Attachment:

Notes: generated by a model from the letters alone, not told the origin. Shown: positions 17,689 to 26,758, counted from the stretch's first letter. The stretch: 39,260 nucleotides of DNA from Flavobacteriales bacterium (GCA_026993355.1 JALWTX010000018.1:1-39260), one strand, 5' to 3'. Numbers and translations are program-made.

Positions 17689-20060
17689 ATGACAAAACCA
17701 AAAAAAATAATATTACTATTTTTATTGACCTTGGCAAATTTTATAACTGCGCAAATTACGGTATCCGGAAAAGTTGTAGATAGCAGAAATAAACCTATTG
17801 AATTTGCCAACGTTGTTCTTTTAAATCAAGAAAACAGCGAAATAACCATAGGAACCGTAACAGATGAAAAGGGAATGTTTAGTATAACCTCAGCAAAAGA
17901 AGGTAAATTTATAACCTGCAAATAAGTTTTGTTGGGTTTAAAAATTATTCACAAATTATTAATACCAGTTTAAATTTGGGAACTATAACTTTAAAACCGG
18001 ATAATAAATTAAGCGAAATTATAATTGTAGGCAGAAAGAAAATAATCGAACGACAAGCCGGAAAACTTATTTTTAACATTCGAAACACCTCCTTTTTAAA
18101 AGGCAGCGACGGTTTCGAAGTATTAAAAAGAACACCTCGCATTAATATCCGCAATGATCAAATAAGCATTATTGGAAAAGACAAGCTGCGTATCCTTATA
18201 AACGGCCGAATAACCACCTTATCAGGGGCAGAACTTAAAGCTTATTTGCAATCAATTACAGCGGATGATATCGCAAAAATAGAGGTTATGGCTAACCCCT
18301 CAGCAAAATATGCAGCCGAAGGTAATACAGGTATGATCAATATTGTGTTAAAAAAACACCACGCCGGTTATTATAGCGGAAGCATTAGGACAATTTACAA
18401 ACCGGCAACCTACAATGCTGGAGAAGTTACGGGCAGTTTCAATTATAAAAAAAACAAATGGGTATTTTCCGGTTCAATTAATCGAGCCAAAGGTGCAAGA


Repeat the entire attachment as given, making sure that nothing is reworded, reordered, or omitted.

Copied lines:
Notes: generated by a model from the letters alone, not told the origin. Shown: positions 17,689 to 26,758, counted from the stretch's first letter. The stretch: 39,260 nucleotides of DNA from Flavobacteriales bacterium (GCA_026993355.1 JALWTX010000018.1:1-39260), one strand, 5' to 3'. Numbers and translations are program-made.

Positions 17689-20060
17689 ATGACAAAACCA
17701 AAAAAAATAATATTACTATTTTTATTGACCTTGGCAAATTTTATAACTGCGCAAATTACGGTATCCGGAAAAGTTGTAGATAGCAGAAATAAACCTATTG
17801 AATTTGCCAACGTTGTTCTTTTAAATCAAGAAAACAGCGAAATAACCATAGGAACCGTAACAGATGAAAAGGGAATGTTTAGTATAACCTCAGCAAAAGA
17901 AGGTAAATTTATAACCTGCAAATAAGTTTTGTTGGGTTTAAAAATTATTCACAAATTATTAATACCAGTTTAAATTTGGGAACTATAACTTTAAAACCGG
18001 ATAATAAATTAAGCGAAATTATAATTGTAGGCAGAAAGAAAATAATCGAACGACAAGCCGGAAAACTTATTTTTAACATTCGAAACACCTCCTTTTTAAA
18101 AGGCAGCGACGGTTTCGAAGTATTAAAAAGAACACCTCGCATTAATATCCGCAATGATCAAATAAGCATTATTGGAAAAGACAAGCTGCGTATCCTTATA
18201 AACGGCCGAATAACCACCTTATCAGGGGCAGAACTTAAAGCTTATTTGCAATCAATTACAGCGGATGATATCGCAAAAATAGAGGTTATGGCTAACCCCT
18301 CAGCAAAATATGCAGCCGAAGGTAATACAGGTATGATCAATATTGTGTTAAAAAAACACCACGCCGGTTATTATAGCGGAAGCATTAGGACAATTTACAA
18401 ACCGGCAACCTACAATGCTGGAGAAGTTACGGGCAGTTTCAATTATAAAAAAAACAAATGGGTATTTTCCGGTTCAATTAATCGAGCCAAAGGTGCAAGA